Two soap operas created more than 40 years ago, who taught us not to bother getting married since it’s only going to last until next season anyway, were canceled: “All My Children” and “One Life to Live” are history. My soap opera knowledge extends to seeing the doc drawers sobbing while watching Luke & Laura in the lunch room so I am not an expert on those or “General Hospital,” but supposedly this leaves only four English-speaking soaps on network TV.
25 basis point increase…FHA…MIP…Monday. ‘Nuff said – FHA lenders everywhere are scrambling to take down those FHA case numbers ahead of Monday’s MI change. Operators standing by!
Mortgage originators are required, under the SAFE Act, to authorize a credit report be pulled. (“All licensees will be required to authorize a credit report through NMLS”: NMLS But it seems that state governments don’t like employers “discriminating” potential hires based on credit history, and in fact state governments & consumer groups are very concerned about the trend of employers to use credit check in the hiring process and might start offering legislation against it. Here is the latest on this potential double standard: CreditReportsforHiring?
One area of confusion is compensation based on product type, which has increased to the point of Wells Fargo’s correspondent group notifying clients, “…loans from originators or aggregators where compensation policies allow for varied compensation based on product type are not eligible for purchase…the rule states that LO compensation cannot be based upon a transaction’s terms or conditions. The rules also prohibit ‘steering’ a consumer to a product offering less favorable terms in order to increase LO compensation. According to the Federal Reserve Board, while product type is not a “term or condition”, it is likely a ‘proxy’ for a term or condition. Under the regulation, compensation that varies based on a characteristic that is a proxy for a term or condition is also prohibited…Wells Fargo remains concerned about the viability of proving compliance, even in instances where a variation of time and effort of the loan originator can be established.”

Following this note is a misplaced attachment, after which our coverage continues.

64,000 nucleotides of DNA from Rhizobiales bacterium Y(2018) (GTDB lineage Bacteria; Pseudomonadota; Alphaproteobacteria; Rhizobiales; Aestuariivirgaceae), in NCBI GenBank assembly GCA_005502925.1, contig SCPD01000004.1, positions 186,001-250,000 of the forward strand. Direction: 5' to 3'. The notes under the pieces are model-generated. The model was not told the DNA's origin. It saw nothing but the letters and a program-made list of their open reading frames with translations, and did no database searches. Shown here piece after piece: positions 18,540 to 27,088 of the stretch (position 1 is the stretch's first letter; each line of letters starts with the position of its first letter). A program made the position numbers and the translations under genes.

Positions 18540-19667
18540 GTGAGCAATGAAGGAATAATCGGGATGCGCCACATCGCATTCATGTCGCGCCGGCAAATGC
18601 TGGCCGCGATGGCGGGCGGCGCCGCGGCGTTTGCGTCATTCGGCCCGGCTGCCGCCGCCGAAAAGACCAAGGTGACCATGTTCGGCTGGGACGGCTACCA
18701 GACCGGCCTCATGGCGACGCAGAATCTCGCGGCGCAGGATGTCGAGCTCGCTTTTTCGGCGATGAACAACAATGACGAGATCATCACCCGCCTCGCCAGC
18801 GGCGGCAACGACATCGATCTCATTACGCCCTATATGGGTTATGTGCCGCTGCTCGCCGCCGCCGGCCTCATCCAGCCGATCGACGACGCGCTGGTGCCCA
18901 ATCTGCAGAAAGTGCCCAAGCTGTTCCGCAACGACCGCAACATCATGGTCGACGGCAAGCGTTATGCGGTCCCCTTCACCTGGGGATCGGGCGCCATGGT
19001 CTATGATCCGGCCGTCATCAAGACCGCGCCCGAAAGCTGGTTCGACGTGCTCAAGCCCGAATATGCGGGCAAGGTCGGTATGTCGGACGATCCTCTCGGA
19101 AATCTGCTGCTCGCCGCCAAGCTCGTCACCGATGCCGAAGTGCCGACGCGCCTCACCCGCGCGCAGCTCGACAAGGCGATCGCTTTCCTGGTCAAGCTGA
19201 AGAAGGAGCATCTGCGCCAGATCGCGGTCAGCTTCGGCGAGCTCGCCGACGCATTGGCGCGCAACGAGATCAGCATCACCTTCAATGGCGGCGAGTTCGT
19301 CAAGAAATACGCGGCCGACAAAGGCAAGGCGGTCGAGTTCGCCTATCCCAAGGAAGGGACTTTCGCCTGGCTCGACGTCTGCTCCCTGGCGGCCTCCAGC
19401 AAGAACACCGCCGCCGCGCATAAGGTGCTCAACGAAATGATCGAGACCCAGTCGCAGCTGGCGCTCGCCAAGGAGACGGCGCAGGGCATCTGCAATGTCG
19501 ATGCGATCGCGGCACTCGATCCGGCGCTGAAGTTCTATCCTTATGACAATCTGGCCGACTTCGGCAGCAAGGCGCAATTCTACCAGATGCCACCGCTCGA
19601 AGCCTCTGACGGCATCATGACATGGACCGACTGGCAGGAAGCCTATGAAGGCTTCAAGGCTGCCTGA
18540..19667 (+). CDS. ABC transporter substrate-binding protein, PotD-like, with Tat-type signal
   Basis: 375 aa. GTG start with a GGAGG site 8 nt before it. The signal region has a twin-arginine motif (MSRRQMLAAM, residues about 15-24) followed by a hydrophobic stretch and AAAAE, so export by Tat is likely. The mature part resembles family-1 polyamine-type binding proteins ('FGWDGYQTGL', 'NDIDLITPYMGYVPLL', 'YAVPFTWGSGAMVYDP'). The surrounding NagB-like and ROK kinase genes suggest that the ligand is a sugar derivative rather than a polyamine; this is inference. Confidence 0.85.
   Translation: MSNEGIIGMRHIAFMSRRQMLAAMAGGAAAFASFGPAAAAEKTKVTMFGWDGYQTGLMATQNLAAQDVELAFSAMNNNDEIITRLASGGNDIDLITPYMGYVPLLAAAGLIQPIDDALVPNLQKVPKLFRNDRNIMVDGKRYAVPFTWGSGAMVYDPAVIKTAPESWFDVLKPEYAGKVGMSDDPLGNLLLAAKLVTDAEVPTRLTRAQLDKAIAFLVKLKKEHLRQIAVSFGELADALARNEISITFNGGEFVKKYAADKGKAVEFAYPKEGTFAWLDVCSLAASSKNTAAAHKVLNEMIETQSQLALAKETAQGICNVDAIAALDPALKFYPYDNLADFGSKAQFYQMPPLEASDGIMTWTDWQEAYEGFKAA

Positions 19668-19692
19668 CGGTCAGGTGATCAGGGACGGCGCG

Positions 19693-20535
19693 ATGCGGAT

(Editor’s note: I have not seen other aggregators come out with scrutiny on their correspondent clients’ compliance to LO Comp, in spite of the servicer who is first in line to refund fees and pay penalties on a non-compliant foreclosure. And it’s also the large aggregators who are also the prime targets for class action suits, which is always a risk with new and untested regulations. If the correspondent’s client shuts down, or can’t pay the penalty, then it’s the servicer who will have to take the hit. Maybe I’m missing something…)
Another is occupancy. Yesterday I mentioned that, “EverBank spread the word to brokers that, “Since N/O/O loans do not follow the new Dodd Frank Rule, ‘We can continue business as usual with them when registering and submitting. Please note you will not have to price them under Lender Paid, brokers can use the previous procedures, and when registering the loan (EverBank’s system) will not give you that option.” This is a great example of the subjective interpretative nature that still exists in the industry around many of these rules, and the discrepancy between Dodd Frank and TILA.
Any companies sending folks to the Secondary Conference in New York in a few weeks, and dealing with repurchase requests, may want to spend some time with The Prieston Group and the American Mortgage Law Group. They’ll be there for “consultations, information and solutions related to repurchase defense and management.” You may want to shoot an e-mail to firstname.lastname@example.org if you have questions about services and strategies that reduce the incidence of repurchases (This is not a paid announcement, by the way.)
Regarding the proposed Qualified Residential Mortgage provisions, Brian B. from Two River Mortgage wrote, “One of the errors that Congress fails to note about the 20% down payment requirement is that it is basically wrong! The focus of QRM should not be on LTV, and instead be on reserves & credit history and use the historical numbers, pre-2005. One of the reasons Thornburg’s portfolio actually performed so well was the required reserves. Yes, some of the P&I payments were $5-$10,000, but if the borrower had $800,000 that’s a much better ‘burn rate’ than a borrower who has a $1,200 PITI payment and only $3,600 in reserves. Both could lose their job, but whose in a better position to survive? I’m willing to bet that the foreclosure rate has a direct correlation to the savings rate of the borrowers, and that those with a 401(k) but unemployed are more likely to be current on their mortgage. Stressed, but current.” Here is the latest: BloombergQRM